In general, domestic or foreign, public or private, non-profit or for-profit organizations are eligible to receive NIH grants. NIH may limit eligibility for certain types of programs, such as limitations on the participation of foreign entities or programs for which only small businesses are eligible applicants.

Foreign Eligibility

In general, foreign institutions and international organizations, including public or private non-profit or for-profit organizations, are eligible to apply for research project grants. Foreign institutions and international organizations are not eligible to apply for Kirschstein-NRSA institutional research training grants, program project grants, center grants, resource grants, SBIR/STTR grants, or construction grants. However, some activity codes, such as program project grants (P01), may support projects awarded to a domestic institution with a foreign component. For purposes of this policy, a “foreign component” is defined as performance of any significant element or segment of the project outside the United States (U.S.) either by the grantee or by a researcher employed by a foreign institution, whether or not grant funds are expended. Proposed research should provide special opportunities for furthering research programs through the use of unusual talent, resources, populations, or environmental conditions in other countries that are not readily available in the U.S. or that augment existing U.S. resources.

Foreign applicants are strongly encouraged to review the Eligibility section of the Funding Opportunity Announcement (FOA) to determine whether their non-domestic (non-U.S.) entity (foreign organization) is eligible to respond to that particular FOA. Additional information on grants to foreign institutions, international organizations and domestic grants with foreign components is found in the NIH Grants Policy Statement.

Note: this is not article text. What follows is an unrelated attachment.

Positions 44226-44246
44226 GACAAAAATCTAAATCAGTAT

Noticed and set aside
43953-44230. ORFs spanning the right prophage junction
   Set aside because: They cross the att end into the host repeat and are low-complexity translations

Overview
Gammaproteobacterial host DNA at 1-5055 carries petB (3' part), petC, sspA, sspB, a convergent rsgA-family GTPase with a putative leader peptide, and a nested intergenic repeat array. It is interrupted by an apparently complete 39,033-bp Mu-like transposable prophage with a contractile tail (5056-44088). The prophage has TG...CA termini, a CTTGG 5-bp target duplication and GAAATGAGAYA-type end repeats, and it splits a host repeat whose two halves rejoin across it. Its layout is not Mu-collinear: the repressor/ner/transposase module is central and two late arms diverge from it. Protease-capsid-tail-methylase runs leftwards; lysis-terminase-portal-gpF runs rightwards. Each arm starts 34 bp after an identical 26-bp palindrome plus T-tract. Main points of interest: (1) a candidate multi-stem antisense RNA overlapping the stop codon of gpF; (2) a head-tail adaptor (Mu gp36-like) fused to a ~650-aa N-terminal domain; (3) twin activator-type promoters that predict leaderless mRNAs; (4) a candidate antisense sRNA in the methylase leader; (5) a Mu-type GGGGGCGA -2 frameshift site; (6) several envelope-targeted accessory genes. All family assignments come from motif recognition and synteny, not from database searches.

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Finding a Funding Opportunity

NIH announces availability of funds for grant programs by issuing funding opportunity announcements (FOAs) in the NIH Guide for Grants and Contracts and on Grants.govParent announcements, program announcements (PAs), and requests for applications (RFAs) are all types of FOA.


Receipt Date

Money Set Aside

Peer Review

Specificity of Topic

Advantage to Applicant

Parent Announcement

Standard receipt dates, usually open for three years


In Center for Scientific Review (CSR) or in an IC, by one of many review committees

Non-specific, investigator-initiated. Not all ICs participate in all parent FOAs.

May submit any topic within the breadth of the NIH mission.  Competition tied mainly to an IC's overall payline

IC- specific Program Announcements (PA)

Standard receipt dates, usually open for three years

No set asides (unless PAS); high-priority applications may be funded beyond the payline

In CSR or in an IC, by one of many review committees (unless PAR)

Often broadly defined or a reminder of a scientific need; investigator-initiated

Competition tied mainly to the IC's overall payline

Request for Applications (RFA)


Specifies funds and targets number of awards

Usually in and IC, but sometimes in CSR. Same review committee for all applications. Usually reviewed by a Scientific Review Group, called a Special Emphasis Panel, that is convened on a one-time basis

Well-defined scientific area

Competition depends on number of applicants and dollars set aside